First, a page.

There are a vast number of considerations that warrant individual attention. These include what specific measures are necessary; incentives to implement security measures; how entities can be assisted in their security journey; the role of other federal agencies like the Cybersecurity and Infrastructure Security Agency; how privacy programs interact with security programs; how existing security frameworks are impacted or can serve as a resource, like those of the National Institute of Standards and Technology; additional components in privacy notices pertaining to security like transfers to select foreign nations; and how the measures can be assessed and/or monitored. After all, administrative, technical and physical safeguards are all important aspects to security, but what is covered can range widely. For example, implementing multi-factor authentication alone, while a great first step, is far from an advanced zero trust architecture. We recommend a more granular analysis on data security, including targeted questions and feedback from a wide range of industries and security experts. To its credit, the FTC has placed attention on security in the past.[20]

While security baselines are helpful, there should be flexibility and special considerations based on the specific data and entity type because one size does not fit all. On the data side, the type, amount, sensitivity and use are important. On the entity side, the size and type, cost and resources, and feasibility of implementation are key. For example, a small local business generally does not need the same security measures as a massive company engaged in data collection. Similarly, not all companies will have the capability to enact the same security measures. This might require exemption of certain types of entities and/or relaxed rules.


We deeply support efforts to increase data privacy and security. While we may disagree with the approach and scope of the ANPR, we are happy to be a resource on specific issues that arise, especially relating to data security. Data privacy and security are important for consumers, industry and national security.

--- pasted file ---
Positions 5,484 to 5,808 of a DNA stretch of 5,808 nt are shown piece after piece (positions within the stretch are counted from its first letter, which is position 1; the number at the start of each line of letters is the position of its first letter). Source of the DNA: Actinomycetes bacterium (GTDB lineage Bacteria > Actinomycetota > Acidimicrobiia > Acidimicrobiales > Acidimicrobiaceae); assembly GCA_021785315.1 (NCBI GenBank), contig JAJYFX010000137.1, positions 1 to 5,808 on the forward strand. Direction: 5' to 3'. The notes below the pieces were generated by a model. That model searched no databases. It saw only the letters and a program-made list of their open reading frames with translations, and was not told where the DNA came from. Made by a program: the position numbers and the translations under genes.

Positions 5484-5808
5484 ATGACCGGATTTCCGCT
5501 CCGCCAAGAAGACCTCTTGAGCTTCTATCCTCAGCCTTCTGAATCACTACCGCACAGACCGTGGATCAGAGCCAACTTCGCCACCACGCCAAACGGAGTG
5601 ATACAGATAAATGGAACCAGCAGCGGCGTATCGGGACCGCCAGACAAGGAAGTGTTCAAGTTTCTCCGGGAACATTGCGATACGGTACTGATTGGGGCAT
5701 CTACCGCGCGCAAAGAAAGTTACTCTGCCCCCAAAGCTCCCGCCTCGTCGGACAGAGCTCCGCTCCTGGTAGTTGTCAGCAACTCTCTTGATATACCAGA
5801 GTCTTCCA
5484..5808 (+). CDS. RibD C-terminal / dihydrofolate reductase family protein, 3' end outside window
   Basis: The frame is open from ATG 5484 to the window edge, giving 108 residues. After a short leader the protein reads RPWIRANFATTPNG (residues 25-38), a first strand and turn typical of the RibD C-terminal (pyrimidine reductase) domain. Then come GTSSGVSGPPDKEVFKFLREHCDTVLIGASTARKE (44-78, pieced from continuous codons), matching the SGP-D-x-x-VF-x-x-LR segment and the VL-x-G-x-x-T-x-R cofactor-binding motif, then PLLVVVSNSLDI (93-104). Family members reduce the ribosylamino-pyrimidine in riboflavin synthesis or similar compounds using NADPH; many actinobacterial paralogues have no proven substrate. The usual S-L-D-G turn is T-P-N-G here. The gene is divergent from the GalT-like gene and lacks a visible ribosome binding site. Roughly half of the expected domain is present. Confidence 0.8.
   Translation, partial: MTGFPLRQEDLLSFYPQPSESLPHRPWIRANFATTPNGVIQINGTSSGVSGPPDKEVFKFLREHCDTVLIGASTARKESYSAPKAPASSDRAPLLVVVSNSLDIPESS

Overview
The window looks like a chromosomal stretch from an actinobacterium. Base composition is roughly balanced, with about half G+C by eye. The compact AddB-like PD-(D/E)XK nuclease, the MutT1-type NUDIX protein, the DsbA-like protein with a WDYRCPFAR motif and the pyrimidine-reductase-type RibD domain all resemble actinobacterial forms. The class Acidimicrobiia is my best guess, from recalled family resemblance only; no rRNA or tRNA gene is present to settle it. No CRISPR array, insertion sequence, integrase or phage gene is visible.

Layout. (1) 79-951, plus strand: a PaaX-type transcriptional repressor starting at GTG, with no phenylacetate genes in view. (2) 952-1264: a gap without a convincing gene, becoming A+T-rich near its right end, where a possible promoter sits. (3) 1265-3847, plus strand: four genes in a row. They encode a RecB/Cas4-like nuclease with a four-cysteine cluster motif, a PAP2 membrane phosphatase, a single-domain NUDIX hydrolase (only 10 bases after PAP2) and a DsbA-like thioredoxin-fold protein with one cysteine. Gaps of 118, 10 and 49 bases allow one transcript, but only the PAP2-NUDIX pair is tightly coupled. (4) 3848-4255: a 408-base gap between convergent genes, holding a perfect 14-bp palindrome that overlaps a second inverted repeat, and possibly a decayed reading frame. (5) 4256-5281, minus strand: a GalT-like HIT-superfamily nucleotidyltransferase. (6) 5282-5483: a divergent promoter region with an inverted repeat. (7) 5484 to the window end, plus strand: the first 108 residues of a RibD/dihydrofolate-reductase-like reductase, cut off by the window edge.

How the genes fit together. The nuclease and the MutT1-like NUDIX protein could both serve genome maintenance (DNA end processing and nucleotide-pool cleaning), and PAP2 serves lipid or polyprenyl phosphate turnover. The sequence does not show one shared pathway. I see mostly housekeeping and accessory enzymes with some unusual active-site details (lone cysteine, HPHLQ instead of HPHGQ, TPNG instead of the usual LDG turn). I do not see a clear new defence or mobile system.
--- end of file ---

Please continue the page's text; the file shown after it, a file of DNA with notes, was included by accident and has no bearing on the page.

Respectfully submitted,

Brandon J. Pugh
Senior Fellow, Cybersecurity & Emerging Threats

Chris Riley
Senior Fellow, Internet Governance

R Street Institute

1212 New York Ave. NW
Suite 900
Washington, D.C. 20005

Contact: [email protected]

[1] Anokhy Desai, “US State Privacy Legislation Tracker,” International Association of Privacy Professionals, Oct. 7, 2022.

[2] Tatyana Bolton et al., “The Path to Reaching Consensus for Federal Data Security and Privacy Legislation,” R Street Institute and Harvard Belfer Center for Science and International Affairs, May 26, 2022.

[3] Ibid.

[4] Tatyana Bolton et al., “The Role of the Federal Trade Commission in Federal Data Security and Privacy Legislation,” R Street Institute and Harvard Belfer Center for Science and International Affairs, May 31, 2022.

[5] H.R 8152, American Data Privacy and Protection Act, 117th Congress.

[6] Brandon Pugh and Sofia Lesmes, “Marking Up Momentum: What’s Next for the ADPPA,” R Street Institute, July 21, 2022.

[7] Office of Commissioner Alvaro M. Bedoya, “Statement of Commissioner Alvaro M. Bedoya,” Federal Trade Commission, Aug. 11, 2022.

[8] West Virginia et al. v. Environmental Protection Agency et al., Supreme Court, June 30, 2022, p. 19.

[9] Office of Commissioner Noah Joshua Phillips, “Dissenting Statement of Commissioner Noah Joshua Phillips,” Federal Trade Commission, Aug. 11, 2022.

[10] Office of Commissioner Rebecca Kelly Slaughter, “Statement of Commissioner Rebecca Kelly Slaughter,” Federal Trade Commission, Aug. 11, 2022.

[11] Federal Trade Commission, “Trade Regulation Rule on Commercial Surveillance and Data Security,” Advanced Notice of Proposed Rulemaking, Docket No. 2022-0053, Aug. 22, 2022.

[12] Tatyana Bolton et al., “What does the newest U.S. privacy bill mean for cybersecurity?”, International Association of Privacy Professionals, June 17, 2022.; Tatyana Bolton et al., “Congress Needs to Start Caring About Our Privacy as Much as China Does,” R Street Policy Study No. 232, June 14, 2021.

[13] “DeleteMe 2021 PII Marketplace Report,” DeleteMe, January 2022. p. 3.

[14] “Identity Theft Resource Center’s 2021 Annual Data Breach Report Sets New Record for Number of Compromises,” Identity Theft Resource Center, Jan. 24, 2022.

[15] Aaron Drapkin, “Data Breaches That Have Happened in 2022 So Far,”, Oct. 11, 2022.

[16] Brandon J. Pugh, “Lessons for America from China’s Massive Data Breach,” RealClearPolicy, July 19, 2022.

[17] “FTC Strengthens Security Safeguards for Consumer Financial Information Following Widespread Data Breaches,” Federal Trade Commission, Oct. 27, 2021.

[18] Office of Commissioner Noah Joshua Phillips.

[19] Team CTO and the Division of Privacy and Identity Protection, “Security Beyond Prevention: The Importance of Effective Breach Disclosures,” Federal Trade Commission, May 20, 2022.

[20] Office of Commissioner Noah Joshua Phillips.